When your head starts to pound, it can be tempting to pop whatever non-prescription pain relievers are in your medicine cabinet. However, it’s important to be selective about what you take, says Barbara De Angelis, a pharmacist in Mississauga, Ont. “Getting the right over-the-counter [OTC] medicine will ensure that you effectively treat your pain,” she says. “Knowing what dose is right for you, when to expect relief and what side effects to look for will help you stay safe and pain-free.”
Choosing the Right Pain Reliever
“Acetaminophen is a reasonable first step for taming mild tension-type headaches,” says Dr. Christine Lay, a headache neurologist and director of the Centre for Headache at Women’s College Hospital in Toronto. However, it may not be quite as effective as non-steroidal anti-inflammatory drugs (NSAIDs) for migraine relief. Acetaminophen is a good option for people with sensitive stomachs because it doesn’t irritate the lining of the stomach. “It’s also the safest pain reliever for pregnant women,” adds De Angelis.
Ibuprofen calms the pain associated with tension headaches and migraines. Keep in mind that ibuprofen (and other NSAIDs) can affect kidney function and may cause your blood pressure to go up. NSAIDs can also cause stomach ulcers that bleed and should be used with caution by people who take blood thinners. Occasional ibuprofen use is generally safe, but ask your doctor for advice if you need help with chronic pain relief.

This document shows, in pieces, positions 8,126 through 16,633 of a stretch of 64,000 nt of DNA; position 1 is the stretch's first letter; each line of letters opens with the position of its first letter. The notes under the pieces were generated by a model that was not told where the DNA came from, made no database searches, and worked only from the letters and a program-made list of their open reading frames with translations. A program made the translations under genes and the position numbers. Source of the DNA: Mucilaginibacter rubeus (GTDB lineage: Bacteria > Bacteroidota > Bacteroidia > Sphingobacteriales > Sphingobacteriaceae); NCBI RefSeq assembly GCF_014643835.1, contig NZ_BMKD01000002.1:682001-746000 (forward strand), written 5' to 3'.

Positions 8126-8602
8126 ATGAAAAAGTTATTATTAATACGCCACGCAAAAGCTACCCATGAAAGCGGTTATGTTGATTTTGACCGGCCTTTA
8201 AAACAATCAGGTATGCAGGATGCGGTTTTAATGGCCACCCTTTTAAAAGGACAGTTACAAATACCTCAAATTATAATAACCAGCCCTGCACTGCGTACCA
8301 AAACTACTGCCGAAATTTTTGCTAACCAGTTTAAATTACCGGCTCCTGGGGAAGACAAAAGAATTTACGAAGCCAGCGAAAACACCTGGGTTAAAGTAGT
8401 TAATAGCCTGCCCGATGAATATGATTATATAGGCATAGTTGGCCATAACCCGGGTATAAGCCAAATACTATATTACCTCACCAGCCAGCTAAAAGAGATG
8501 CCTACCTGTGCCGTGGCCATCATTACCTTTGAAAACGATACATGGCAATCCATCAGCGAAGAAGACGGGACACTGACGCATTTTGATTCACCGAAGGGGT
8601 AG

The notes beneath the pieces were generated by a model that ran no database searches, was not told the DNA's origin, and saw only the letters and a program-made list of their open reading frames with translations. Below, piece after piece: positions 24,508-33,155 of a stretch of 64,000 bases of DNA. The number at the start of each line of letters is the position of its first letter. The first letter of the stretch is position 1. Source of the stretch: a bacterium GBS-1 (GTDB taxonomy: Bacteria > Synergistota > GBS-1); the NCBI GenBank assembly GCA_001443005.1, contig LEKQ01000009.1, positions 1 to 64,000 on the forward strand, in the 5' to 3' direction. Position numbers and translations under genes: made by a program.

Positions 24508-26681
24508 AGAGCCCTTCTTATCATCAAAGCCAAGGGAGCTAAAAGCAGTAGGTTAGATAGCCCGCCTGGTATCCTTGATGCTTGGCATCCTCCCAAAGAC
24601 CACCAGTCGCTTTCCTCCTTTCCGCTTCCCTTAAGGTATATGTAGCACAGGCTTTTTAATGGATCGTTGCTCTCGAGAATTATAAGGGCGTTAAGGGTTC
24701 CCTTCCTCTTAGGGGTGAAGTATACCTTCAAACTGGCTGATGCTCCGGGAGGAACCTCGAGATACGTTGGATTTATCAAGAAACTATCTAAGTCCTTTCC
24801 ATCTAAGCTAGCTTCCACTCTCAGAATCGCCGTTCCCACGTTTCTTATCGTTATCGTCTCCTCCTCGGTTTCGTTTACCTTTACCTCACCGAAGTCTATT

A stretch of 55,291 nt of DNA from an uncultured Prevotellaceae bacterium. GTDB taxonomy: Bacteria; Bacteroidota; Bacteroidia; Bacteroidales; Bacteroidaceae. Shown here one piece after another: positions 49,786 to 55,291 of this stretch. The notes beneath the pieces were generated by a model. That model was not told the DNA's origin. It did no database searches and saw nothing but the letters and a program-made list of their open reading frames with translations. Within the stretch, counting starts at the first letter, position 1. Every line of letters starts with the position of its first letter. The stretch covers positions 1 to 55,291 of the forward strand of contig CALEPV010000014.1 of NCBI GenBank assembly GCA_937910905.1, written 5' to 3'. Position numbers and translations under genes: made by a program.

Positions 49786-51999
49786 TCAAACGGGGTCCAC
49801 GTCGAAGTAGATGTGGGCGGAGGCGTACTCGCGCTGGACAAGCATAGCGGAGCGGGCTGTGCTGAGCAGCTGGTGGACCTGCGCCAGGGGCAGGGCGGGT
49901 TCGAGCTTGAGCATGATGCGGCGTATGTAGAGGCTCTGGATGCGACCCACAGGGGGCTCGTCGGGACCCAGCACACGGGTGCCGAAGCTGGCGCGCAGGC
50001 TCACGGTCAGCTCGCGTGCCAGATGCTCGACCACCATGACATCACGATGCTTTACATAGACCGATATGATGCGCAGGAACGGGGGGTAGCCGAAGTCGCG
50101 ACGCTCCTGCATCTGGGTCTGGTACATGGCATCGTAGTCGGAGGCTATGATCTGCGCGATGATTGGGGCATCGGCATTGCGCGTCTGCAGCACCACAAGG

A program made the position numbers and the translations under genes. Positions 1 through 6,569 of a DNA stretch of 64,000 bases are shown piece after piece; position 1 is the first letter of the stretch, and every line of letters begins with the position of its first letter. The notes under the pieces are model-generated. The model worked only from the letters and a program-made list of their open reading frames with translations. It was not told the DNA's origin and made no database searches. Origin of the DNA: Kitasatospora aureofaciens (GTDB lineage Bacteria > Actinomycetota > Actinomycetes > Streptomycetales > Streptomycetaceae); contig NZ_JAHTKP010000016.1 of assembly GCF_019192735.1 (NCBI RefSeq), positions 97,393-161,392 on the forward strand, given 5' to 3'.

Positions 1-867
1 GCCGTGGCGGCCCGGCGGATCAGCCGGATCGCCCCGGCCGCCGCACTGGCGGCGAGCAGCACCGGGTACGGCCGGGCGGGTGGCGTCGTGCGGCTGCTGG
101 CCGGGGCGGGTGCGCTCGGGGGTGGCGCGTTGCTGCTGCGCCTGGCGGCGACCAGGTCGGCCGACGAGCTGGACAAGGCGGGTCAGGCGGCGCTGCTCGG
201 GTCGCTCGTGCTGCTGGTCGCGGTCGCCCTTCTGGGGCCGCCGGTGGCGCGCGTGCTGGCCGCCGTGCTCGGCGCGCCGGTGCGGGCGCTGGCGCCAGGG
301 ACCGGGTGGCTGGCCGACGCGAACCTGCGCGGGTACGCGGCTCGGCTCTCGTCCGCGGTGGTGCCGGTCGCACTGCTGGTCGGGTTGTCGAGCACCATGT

This NSAID is stronger than ibuprofen. “If you have a headache that tends to linger for a few hours, naproxen might be a better choice,” Lay says. It’s less likely than acetaminophen to promote medication-overuse headaches (headaches that can occur if you regularly take pain medication more than twice a week) because you generally need to take fewer pills for relief.
4. Acetylsalicylic Acid (ASA or Aspirin)
“Aspirin has been proven effective in treating migraines,” says Lay. What sets ASA apart is that “it increases the amount of time it takes for your blood to clot,” adds De Angelis. Due to its blood-thinning action, avoid ASA if you have a bleeding disorder or bleeding stomach ulcers.
OTC Dosage Rules
In general, follow the instructions on the bottle. There are a couple of important exceptions: If you’re on other medications, ask your doctor if pain relievers are appropriate for you. To prevent irreversible liver damage, don’t take more than the recommended amount of acetaminophen. The total daily dose that is safe for most adults is 3,250 to 4,000 mg.
Also, take care to avoid using pain relievers on a long-term basis. While they are effective to help get rid of an occasional headache, using OTCs more than twice a week, on a regular basis, can cause your headaches to worsen and become more frequent. “Patients develop medication-overuse headaches,” says Lay. “They have to take more meds and they get less benefit.” Your body builds up a tolerance over time.
Timing Is Everything
If you take OTCs as soon as your symptoms appear, you can get relief within an hour or two depending on the severity of your headache. “The longer you wait, the worse your headache will get and the less likely your medicines will be helpful,” says Lay. Want faster pain relief? Consider a formulation that includes caffeine, as it speeds up the rate at which the pain reliever is absorbed, says Lay.
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